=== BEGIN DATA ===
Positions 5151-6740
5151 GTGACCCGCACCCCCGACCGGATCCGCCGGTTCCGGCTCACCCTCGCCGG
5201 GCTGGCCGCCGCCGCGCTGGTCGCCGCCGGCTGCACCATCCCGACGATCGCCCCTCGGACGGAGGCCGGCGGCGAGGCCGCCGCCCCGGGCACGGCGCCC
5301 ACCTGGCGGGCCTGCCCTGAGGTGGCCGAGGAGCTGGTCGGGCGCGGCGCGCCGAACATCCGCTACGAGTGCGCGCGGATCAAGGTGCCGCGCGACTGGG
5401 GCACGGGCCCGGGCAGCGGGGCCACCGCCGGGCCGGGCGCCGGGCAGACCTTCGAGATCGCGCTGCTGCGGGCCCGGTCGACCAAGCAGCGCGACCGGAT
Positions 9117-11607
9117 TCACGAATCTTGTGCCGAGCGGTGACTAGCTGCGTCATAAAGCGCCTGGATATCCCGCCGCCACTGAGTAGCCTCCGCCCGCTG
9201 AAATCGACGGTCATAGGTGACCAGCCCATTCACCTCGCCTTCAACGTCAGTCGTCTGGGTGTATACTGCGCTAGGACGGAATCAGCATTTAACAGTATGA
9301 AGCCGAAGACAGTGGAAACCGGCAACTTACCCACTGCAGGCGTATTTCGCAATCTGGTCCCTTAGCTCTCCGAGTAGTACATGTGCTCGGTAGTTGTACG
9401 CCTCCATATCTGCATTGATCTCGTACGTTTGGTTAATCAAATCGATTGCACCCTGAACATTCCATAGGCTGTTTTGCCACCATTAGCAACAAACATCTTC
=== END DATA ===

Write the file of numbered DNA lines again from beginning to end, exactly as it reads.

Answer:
Positions 5151-6740
5151 GTGACCCGCACCCCCGACCGGATCCGCCGGTTCCGGCTCACCCTCGCCGG
5201 GCTGGCCGCCGCCGCGCTGGTCGCCGCCGGCTGCACCATCCCGACGATCGCCCCTCGGACGGAGGCCGGCGGCGAGGCCGCCGCCCCGGGCACGGCGCCC
5301 ACCTGGCGGGCCTGCCCTGAGGTGGCCGAGGAGCTGGTCGGGCGCGGCGCGCCGAACATCCGCTACGAGTGCGCGCGGATCAAGGTGCCGCGCGACTGGG
5401 GCACGGGCCCGGGCAGCGGGGCCACCGCCGGGCCGGGCGCCGGGCAGACCTTCGAGATCGCGCTGCTGCGGGCCCGGTCGACCAAGCAGCGCGACCGGAT
Positions 9117-11607
9117 TCACGAATCTTGTGCCGAGCGGTGACTAGCTGCGTCATAAAGCGCCTGGATATCCCGCCGCCACTGAGTAGCCTCCGCCCGCTG
9201 AAATCGACGGTCATAGGTGACCAGCCCATTCACCTCGCCTTCAACGTCAGTCGTCTGGGTGTATACTGCGCTAGGACGGAATCAGCATTTAACAGTATGA
9301 AGCCGAAGACAGTGGAAACCGGCAACTTACCCACTGCAGGCGTATTTCGCAATCTGGTCCCTTAGCTCTCCGAGTAGTACATGTGCTCGGTAGTTGTACG
9401 CCTCCATATCTGCATTGATCTCGTACGTTTGGTTAATCAAATCGATTGCACCCTGAACATTCCATAGGCTGTTTTGCCACCATTAGCAACAAACATCTTC